According to several academics and biographers, Hughes was gay and embedded homosexual codes in many of his poems, just like Walt Whitman, whom Hughes claimed had an influence on his poetry. The father in Hughes' short story "Blessed Assurance" is upset over his son's effeminacy and "queerness." According to the biographer Aldrich, Hughes chose to remain secretive in order to maintain the trust and support of black churches and groups and prevent worsening his difficult financial circumstances.
The main biographer of Hughes, Arnold Rampersad, concluded that throughout his career and personal life, Hughes showed a penchant for African-American men. However, Rampersad disputes Hughes's homosexuality in his biography and comes to the conclusion that Hughes was likely asexual and passive in his relationships. But Hughes did exhibit love and respect for his fellow black guy (and woman). Other academics support his homosexuality, citing a number of rumored unpublished poems to an alleged black male lover as proof of his love of black males.
Hughes, who had undergone abdominal surgery for prostate cancer, died on May 22, 1967, at the age of 66, in the Stuyvesant Polyclinic in New York City. His remains are buried in the foyer's middle beneath a floor medallion at the Institute for Research Center for Research in Black Culture in Harlem. It brings you to a theatre where he is. It leads to a theatre with his name on it. Rivers is the name of the African cosmogram that is depicted on the floor. The poem "The Negro Speaks of Rivers" contains the title. The phrase "My spirit has grown deep like the rivers" appears within the core of the cosmogram.
In his debut poetry collection, The Weary Blues, Hughes collected his hallmark work, "The Negro Speaks of Rivers" (1926). The Crisis contained both Hughes's initial and final poetry. His contemporaries Zora Neale Hurston, Wallace Thurman, Claude McKay, Countee Cullen, Richard Bruce Nugent, and Aaron Douglas all benefited greatly from his life and work.
During the Harlem Renaissance, Hughes and his contemporaries were critical of the black middle class in Harlem. To attain social equality, they perceived it as being too accommodative and embracing eurocentric norms and culture.
Hughes, a "people's poet," worked to reeducate both his audience and himself by bringing the black aesthetic philosophy to life. In both his poetry and fiction, he depicted the working-class black lives in America as being full of hardship, joy, laughter, and music. He challenged racial prejudice, denounced unfair social practices, and improved African America's perception of itself.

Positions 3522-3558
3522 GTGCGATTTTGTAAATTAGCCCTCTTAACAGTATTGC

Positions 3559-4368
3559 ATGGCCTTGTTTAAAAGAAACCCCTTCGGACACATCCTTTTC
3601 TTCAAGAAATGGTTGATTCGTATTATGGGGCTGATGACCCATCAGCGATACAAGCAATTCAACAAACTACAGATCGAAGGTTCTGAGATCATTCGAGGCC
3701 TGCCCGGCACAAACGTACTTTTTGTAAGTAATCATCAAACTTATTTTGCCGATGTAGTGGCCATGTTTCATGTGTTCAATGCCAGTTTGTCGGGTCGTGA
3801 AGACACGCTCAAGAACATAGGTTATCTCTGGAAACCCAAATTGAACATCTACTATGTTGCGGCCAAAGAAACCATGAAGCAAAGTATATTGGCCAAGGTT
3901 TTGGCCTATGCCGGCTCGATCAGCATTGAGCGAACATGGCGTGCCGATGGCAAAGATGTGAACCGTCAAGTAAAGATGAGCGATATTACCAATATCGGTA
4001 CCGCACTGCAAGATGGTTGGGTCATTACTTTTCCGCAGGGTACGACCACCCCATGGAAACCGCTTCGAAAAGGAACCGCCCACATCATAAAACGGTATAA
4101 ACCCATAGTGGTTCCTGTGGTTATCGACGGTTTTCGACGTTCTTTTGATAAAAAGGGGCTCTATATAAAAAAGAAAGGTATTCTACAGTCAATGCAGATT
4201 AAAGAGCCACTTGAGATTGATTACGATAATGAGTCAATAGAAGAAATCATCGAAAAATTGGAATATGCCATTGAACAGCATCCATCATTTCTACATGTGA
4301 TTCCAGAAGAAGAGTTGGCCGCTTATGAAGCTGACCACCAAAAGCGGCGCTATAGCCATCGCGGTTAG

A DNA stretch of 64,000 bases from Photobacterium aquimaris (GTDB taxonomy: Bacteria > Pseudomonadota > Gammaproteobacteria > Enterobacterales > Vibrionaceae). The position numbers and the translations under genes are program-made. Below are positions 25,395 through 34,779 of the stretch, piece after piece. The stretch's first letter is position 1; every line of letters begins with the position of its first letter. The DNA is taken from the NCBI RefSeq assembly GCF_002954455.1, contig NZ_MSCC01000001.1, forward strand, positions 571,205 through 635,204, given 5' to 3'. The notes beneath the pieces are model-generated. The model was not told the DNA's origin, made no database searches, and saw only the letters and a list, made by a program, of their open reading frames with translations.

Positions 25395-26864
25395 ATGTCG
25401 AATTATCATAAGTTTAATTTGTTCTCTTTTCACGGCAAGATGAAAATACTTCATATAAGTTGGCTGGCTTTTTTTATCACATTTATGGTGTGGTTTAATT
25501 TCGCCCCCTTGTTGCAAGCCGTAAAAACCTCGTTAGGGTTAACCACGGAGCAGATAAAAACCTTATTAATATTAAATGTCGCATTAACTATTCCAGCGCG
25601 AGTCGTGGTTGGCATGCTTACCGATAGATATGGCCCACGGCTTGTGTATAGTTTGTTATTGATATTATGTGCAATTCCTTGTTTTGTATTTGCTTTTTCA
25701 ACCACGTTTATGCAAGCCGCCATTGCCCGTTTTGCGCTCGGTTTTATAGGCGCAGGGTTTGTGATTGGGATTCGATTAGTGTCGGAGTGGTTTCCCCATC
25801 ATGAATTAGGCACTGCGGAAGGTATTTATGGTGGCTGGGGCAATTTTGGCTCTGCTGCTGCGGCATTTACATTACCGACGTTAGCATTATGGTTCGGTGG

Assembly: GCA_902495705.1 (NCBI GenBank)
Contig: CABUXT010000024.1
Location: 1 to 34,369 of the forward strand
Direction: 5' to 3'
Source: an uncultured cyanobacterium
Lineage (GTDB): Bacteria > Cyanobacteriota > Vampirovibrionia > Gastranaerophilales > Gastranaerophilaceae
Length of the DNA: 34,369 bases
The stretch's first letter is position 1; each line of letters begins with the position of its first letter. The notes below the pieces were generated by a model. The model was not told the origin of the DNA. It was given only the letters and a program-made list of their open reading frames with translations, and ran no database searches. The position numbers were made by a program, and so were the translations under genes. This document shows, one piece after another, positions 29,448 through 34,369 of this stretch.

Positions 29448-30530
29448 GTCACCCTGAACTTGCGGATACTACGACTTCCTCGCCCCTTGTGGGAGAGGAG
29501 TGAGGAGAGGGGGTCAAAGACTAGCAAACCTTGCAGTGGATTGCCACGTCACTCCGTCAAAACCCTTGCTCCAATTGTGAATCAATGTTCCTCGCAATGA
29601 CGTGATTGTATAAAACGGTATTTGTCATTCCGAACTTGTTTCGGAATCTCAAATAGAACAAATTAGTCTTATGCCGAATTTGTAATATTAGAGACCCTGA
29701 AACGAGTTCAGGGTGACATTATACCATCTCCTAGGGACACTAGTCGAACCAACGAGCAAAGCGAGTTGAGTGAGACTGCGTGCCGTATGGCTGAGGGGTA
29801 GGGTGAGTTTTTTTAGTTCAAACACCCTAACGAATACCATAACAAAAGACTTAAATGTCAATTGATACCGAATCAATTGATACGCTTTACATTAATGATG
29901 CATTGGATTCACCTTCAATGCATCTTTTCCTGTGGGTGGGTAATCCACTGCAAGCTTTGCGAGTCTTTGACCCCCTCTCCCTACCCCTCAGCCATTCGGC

Ethnic nationalism and racial understanding without ego were important themes in Hughes' writing. In order to encourage pride in their rich black folklore and black beauty, his thoughts and ideas brought people of African descent and Africa together from all over the globe. Hughes was one of the few well-known black authors who promoted racial understanding as a stimulus of inspiration for black artists. The emphasis Hughes placed on folk and jazz patterns as the cornerstone of his poems of black superiority had an important technological impact in addition to acting as an illustration of social beliefs.
Hughes experienced a strong attraction to communism in the 1930s, like many other African-American intellectuals. Some of Hughes' poetry adopted a radical tone, despite the fact that he never officially joined the Communist party. He started writing about more complex and frequently darker topics.
Hughes's inventiveness found outlets in a variety of genres during his career. The Ways of White Folks, a collection of short stories that occasionally reflects bitterly on racial relations, was published by him in 1934. He went to Spain as a correspondent for the Baltimore Afro-American newspaper to chronicle the civil war. He co-wrote The Mulatto, a play about racial identity, with Zora Neale Hurston; the two authors, who were once close friends, fell out over the play's authorship. In the late 1930s and early 1940s, he also established theatre groups in Los Angeles, Chicago, and Harlem. Despite the fact that few of Hughes' own plays were financially successful, the production firms served as significant platforms for other black actors and playwrights. By the start of World War II, Hughes's politics had returned to the center.